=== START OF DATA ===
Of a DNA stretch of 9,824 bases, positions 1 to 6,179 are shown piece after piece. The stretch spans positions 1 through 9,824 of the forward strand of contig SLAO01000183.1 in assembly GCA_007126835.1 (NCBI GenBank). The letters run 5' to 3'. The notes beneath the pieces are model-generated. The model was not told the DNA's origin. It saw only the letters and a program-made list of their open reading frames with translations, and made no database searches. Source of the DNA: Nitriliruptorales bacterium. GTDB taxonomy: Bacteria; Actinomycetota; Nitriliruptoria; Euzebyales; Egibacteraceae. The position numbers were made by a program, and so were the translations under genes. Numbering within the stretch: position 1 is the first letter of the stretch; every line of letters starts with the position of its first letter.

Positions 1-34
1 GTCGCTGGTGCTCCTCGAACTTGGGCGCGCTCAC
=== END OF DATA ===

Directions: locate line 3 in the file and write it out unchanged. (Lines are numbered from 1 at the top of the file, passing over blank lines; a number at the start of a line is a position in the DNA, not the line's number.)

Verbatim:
1 GTCGCTGGTGCTCCTCGAACTTGGGCGCGCTCAC